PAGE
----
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J Cell Sci. 2003 Apr 1;116(Pt 7):1291-303.

Cytoskeletal proteins with N-terminal signal peptides: plateins in the ciliate Euplotes define a new family of articulins.

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Department of Biological Sciences, University of Maryland Baltimore County, Baltimore, MD 21250, USA.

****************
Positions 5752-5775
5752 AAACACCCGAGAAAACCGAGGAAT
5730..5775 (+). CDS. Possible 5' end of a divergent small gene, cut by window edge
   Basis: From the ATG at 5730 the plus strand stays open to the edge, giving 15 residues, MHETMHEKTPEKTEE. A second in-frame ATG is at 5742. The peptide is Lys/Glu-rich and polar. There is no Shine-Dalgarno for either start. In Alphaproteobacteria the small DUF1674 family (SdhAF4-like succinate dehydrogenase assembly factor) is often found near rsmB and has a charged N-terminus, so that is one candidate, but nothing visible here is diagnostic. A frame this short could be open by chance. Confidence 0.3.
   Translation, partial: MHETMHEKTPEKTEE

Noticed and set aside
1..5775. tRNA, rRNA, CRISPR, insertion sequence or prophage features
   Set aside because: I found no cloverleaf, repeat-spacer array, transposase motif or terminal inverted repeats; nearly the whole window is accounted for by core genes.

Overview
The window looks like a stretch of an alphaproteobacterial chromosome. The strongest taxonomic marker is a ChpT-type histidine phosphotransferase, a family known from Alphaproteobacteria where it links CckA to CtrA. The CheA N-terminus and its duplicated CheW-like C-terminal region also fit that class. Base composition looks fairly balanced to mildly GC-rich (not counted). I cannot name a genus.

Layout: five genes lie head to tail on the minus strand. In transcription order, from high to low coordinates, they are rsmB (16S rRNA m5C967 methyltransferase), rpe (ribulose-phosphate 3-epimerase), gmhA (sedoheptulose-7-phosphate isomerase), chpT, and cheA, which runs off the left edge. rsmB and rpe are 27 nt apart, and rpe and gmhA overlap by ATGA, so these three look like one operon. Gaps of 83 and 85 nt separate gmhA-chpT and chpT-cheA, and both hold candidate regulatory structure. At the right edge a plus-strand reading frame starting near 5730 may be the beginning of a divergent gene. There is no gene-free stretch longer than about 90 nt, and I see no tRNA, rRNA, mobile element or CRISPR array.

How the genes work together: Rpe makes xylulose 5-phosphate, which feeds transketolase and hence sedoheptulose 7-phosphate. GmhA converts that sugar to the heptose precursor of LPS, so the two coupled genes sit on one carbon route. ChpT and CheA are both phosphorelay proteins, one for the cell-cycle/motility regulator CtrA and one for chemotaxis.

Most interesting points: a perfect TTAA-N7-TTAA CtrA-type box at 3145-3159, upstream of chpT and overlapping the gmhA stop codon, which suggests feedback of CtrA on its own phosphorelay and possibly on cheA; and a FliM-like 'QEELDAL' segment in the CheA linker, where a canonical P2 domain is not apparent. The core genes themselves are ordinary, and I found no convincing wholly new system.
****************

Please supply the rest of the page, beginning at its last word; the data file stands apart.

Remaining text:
Protistan cells employ a wide variety of strategies to reinforce and give pattern to their outermost cortical layers. Whereas some use common cytoskeletal elements such as microtubules, others are based on novel cytoskeletal proteins that are as-yet-unknown in higher eukaryotes. The hypotrich ciliate Euplotes possesses a continuous monolayer of scales or plates, located within flattened membranous sacs ('alveoli') just below the plasma membrane, and this provides rigidity and form to the cell. Using immunological techniques, the major proteins comprising these 'alveolar plates' have been identified and termed alpha-, beta-, and gamma-plateins. The present report describes work leading to the molecular characterization of three plateins, alpha 1 and alpha 2 (predicted M(r)s of 61 and 56 kDa) and a beta/gamma form (M(r)=73 kDa). All three proteins have features that are hallmarks of articulins, a class of cytoskeletal proteins that has been identified in the cortex of a wide variety of protistan cells, including certain flagellates, ciliates, dinoflagellates and PLASMODIUM: Chief among these common features are a prominent primary domain of tandem 12-amino acid repeats, rich in valine and proline, and a secondary domain of fewer, shorter repeating units. However, variations in amino acid use within both primary and secondary repetitive domains, and a much more acidic character (predicted pIs of 4.7-4.9), indicate that the plateins represent the first proteins in a new subclass or family of articulins. This conclusion is supported by another novel feature of the plateins, the presence of a canonical hydrophobic signal peptide at the N-terminus of each derived platein sequence. This correlates well with the final cellular location of the plateins, which are assembled into plates within the membrane-limited alveolar sacs. To our knowledge, this is the first report in any eukaryote of cytoskeletal proteins with such start-transfer sequences. Confocal immunofluorescence microscopy, using antibodies to the plateins as probes, reveals that new alveolar plates (enlarging in cortical zones undergoing morphogenesis) label more faintly than mature parental plates. During plate assembly (or polymerization), the plateins thus appear to exist in a more soluble form.

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